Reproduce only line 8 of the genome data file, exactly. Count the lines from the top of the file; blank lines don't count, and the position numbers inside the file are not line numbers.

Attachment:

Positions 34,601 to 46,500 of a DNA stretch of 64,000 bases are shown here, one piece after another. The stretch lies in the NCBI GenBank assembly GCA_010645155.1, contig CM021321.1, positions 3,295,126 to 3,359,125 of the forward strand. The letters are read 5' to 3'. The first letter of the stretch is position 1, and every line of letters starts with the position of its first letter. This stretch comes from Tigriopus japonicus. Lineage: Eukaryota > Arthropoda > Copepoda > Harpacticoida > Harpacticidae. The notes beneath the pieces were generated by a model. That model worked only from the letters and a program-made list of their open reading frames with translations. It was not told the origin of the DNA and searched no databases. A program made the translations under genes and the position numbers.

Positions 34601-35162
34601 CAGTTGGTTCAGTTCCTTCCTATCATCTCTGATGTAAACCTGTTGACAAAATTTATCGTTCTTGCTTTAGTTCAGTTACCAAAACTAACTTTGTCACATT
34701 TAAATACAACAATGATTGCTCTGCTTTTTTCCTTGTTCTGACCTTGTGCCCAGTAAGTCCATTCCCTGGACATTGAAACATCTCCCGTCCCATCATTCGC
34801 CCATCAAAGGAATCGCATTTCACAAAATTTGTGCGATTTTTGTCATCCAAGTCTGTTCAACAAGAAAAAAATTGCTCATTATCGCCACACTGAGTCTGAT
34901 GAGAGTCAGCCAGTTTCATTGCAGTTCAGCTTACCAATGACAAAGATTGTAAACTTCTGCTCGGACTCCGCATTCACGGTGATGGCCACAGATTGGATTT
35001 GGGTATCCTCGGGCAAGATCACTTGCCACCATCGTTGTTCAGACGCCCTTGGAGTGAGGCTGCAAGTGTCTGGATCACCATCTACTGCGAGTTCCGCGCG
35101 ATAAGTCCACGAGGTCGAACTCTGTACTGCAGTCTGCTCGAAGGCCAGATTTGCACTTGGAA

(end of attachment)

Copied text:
35101 ATAAGTCCACGAGGTCGAACTCTGTACTGCAGTCTGCTCGAAGGCCAGATTTGCACTTGGAA